Crazy Race to Mars: Startups Unite to Break SpaceX Date


Image: YouTube/Reproduction

As NASA prepares to resume manned flights to the Moon, private companies are vying for a new space race to see who will get to Mars first. Two startups have just joined forces to send the first commercial mission to the red planet. And the most incredible thing: they want to achieve this goal even before SpaceX.

For now, the company founded by Elon Musk has not yet released a precise timeline, but SpaceX expects to put the first humans on the surface of Mars before the end of this decade, – a very ambitious deadline, as pointed out by the website. space.

On the other hand, American startups Relativity Space and Impulse Space, hope to land the first commercial mission on the red planet as early as 2024. The mission, of course, would not take humans yet, but it would serve to demonstrate the companies’ technological capacity to build rockets and spacecraft reusable, capable of gently landing a payload on the surface of Mars.

It is worth remembering that the landing on Mars is a complex procedure – involving several variables and dangers, with only the American NASA and the Chinese CNSA managing to accomplish this feat. In recent decades, several probes from different countries have failed in an attempt to land on Mars, including the United States.

Space Race to Mars

The two startups promised to build a 3D printer capable of manufacturing entire reusable rockets – dubbed “Terran R”. That in itself would be a great achievement, becoming the largest metal 3D printer in the world, with the project in charge of Relativity.

In the future, Terran R will serve as a point-to-point space freighter capable of participating in government and private missions between Earth, the Moon and Mars. According to a joint statement from the startups, five customers are already interested in using the new fully printed rocket, including Britain’s OneWeb – a rival to SpaceX’s Starlink.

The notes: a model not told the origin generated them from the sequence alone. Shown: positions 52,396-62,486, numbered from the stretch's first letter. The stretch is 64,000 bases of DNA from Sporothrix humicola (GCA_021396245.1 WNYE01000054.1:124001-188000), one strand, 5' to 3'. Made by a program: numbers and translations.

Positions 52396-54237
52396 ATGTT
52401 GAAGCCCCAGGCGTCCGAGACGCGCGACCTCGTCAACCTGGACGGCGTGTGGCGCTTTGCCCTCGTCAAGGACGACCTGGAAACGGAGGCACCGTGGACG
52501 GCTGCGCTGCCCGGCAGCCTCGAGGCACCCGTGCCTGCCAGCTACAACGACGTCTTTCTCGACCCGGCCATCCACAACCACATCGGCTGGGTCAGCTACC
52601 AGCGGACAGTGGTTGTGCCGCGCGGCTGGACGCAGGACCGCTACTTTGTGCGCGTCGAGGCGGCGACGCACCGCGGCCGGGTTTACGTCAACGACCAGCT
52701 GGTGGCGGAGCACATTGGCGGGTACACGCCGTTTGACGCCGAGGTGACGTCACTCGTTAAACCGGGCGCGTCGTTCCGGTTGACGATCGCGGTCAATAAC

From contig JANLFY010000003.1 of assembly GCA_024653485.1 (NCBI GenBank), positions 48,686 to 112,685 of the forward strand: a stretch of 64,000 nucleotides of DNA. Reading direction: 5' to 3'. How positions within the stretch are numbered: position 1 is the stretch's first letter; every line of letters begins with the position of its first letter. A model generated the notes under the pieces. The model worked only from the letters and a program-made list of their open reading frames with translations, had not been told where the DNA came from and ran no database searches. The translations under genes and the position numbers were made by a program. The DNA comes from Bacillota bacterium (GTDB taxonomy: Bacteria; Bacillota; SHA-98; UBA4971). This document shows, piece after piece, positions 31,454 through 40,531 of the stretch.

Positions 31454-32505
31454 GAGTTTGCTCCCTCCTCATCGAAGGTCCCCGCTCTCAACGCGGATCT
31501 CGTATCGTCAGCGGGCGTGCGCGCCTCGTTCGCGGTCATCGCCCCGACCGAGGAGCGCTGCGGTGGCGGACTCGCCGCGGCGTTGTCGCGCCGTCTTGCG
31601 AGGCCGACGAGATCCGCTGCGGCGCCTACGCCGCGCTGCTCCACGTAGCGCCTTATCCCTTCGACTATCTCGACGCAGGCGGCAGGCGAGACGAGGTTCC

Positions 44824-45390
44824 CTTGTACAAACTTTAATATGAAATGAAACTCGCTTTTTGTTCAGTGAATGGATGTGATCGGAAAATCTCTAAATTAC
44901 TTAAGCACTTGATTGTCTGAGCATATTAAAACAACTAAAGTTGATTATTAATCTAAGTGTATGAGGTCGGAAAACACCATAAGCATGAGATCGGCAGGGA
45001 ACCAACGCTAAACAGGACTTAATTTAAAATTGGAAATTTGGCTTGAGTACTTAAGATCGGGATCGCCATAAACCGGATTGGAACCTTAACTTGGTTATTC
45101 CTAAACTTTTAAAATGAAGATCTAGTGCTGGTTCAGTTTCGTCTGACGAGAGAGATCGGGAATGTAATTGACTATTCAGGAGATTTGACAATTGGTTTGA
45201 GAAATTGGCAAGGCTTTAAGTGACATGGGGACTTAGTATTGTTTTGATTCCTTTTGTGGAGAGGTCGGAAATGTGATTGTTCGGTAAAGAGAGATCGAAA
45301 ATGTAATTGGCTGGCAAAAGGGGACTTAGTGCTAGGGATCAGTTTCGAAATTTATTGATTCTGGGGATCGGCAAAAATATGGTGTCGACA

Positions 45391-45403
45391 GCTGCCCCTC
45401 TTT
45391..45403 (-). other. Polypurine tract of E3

Impulse, in turn, would be responsible for developing the “Mars Cruise Vehicle” and the “Mars Lander”. The first will be a cruise spacecraft capable of entering Mars orbit. The second will have a system to land on the surface of the planet. See the video below for more details on the ambitious project.

According to the startups, the mission would aim to support the research and technological development necessary for future manned missions to Mars. “This is a monumental challenge, but successfully achieved it will expand the possibilities of the human experience in our lifetime on two planets,” said Tim Ellis, co-founder and CEO of Relativity.

Like SpaceX, Relativity and Impulse share the same Elon Musk ideal of making humanity a multiplanetary species. In fact, Impulse CEO Tom Mueller was one of the founders of SpaceX, being responsible for several years for the propulsion department of Musk’s company.

Currently, SpaceX is the most advanced in this new space race, preparing to make tests in orbit with its Starship, a super rocket with a reusable spacecraft that promises to take – in a single trip – up to 100 humans to Mars.

However, the development of the project has faced several difficulties and delays, including a recent explosion. Musk’s company expects the Starship to be ready to fly as early as 2023, including the possibility of a manned flight around the Moon – a space tourism trip paid for by Japanese billionaire Yusaku Maezawa.

But NASA, more cautious, intends to send the first astronauts to Mars only from 2040. Before that, the US space agency wants to build a sustainable colony on the Moon, with the first humans landing on lunar soil no earlier than 2025.